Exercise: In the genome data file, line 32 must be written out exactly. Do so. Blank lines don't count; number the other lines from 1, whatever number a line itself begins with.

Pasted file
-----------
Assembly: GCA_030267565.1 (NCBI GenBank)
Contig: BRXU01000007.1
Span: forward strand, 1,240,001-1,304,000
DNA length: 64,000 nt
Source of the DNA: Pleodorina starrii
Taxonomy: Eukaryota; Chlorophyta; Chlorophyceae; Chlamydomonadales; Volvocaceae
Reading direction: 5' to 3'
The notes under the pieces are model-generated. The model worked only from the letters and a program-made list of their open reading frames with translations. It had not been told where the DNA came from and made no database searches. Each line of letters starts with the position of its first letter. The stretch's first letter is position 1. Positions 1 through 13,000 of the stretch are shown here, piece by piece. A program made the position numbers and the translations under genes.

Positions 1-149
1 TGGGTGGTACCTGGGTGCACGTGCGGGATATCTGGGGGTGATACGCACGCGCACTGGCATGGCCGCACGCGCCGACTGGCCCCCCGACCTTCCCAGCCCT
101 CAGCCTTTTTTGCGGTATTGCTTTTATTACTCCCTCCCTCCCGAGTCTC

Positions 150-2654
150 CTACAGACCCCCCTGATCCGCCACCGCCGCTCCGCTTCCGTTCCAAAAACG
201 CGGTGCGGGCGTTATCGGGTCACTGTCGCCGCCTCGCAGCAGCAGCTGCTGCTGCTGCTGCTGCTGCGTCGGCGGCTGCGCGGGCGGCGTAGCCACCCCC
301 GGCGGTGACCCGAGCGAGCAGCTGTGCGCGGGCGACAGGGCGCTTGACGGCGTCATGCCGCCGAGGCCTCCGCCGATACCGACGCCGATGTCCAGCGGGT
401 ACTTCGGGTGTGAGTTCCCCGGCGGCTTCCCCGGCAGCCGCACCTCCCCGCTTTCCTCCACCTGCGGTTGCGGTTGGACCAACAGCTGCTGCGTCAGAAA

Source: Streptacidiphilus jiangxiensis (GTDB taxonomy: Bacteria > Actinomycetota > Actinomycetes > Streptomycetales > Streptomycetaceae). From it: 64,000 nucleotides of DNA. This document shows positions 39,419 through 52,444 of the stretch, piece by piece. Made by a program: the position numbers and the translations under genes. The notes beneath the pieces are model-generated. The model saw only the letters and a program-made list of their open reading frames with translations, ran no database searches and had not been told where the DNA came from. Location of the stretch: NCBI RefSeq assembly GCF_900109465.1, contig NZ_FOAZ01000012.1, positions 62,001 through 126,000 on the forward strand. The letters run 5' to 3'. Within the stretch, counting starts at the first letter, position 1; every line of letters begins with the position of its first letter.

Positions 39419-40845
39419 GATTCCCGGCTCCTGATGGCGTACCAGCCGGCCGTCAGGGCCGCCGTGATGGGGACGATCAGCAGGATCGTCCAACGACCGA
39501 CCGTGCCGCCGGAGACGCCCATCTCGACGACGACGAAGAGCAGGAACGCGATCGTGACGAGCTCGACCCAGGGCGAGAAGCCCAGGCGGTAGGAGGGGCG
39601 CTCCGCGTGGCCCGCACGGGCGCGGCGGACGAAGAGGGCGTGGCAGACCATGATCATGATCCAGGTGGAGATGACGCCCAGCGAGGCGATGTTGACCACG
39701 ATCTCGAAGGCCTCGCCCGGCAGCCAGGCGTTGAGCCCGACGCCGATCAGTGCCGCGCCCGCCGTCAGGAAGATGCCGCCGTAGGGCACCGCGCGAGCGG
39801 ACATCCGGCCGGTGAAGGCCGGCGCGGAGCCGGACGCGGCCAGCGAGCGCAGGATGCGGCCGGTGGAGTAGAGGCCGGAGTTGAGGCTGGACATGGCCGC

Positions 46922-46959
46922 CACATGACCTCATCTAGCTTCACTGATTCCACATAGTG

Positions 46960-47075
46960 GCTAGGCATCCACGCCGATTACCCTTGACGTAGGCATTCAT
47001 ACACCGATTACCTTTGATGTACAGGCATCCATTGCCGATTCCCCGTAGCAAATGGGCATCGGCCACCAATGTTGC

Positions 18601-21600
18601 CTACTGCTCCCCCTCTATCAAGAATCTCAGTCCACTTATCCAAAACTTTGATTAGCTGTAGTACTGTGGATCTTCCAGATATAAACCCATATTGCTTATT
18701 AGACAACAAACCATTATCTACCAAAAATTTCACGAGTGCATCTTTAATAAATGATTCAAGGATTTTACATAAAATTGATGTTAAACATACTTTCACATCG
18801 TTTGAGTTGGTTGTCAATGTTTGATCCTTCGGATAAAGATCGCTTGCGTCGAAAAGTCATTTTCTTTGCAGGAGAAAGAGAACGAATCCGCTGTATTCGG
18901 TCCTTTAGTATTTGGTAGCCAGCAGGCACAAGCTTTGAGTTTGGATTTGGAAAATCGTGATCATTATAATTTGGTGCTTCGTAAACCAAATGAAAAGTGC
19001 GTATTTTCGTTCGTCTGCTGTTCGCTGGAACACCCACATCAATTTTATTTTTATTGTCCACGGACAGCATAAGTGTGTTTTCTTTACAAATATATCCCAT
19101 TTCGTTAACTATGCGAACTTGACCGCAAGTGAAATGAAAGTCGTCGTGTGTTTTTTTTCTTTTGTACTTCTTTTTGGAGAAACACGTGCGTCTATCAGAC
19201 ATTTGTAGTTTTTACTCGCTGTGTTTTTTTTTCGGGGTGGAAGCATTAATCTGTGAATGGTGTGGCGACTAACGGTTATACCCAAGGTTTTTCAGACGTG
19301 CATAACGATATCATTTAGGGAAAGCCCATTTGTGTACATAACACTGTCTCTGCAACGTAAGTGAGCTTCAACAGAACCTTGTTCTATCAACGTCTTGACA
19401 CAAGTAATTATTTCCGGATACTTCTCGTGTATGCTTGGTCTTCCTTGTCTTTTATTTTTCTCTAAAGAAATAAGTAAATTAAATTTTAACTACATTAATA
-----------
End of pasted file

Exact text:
18801 TTTGAGTTGGTTGTCAATGTTTGATCCTTCGGATAAAGATCGCTTGCGTCGAAAAGTCATTTTCTTTGCAGGAGAAAGAGAACGAATCCGCTGTATTCGG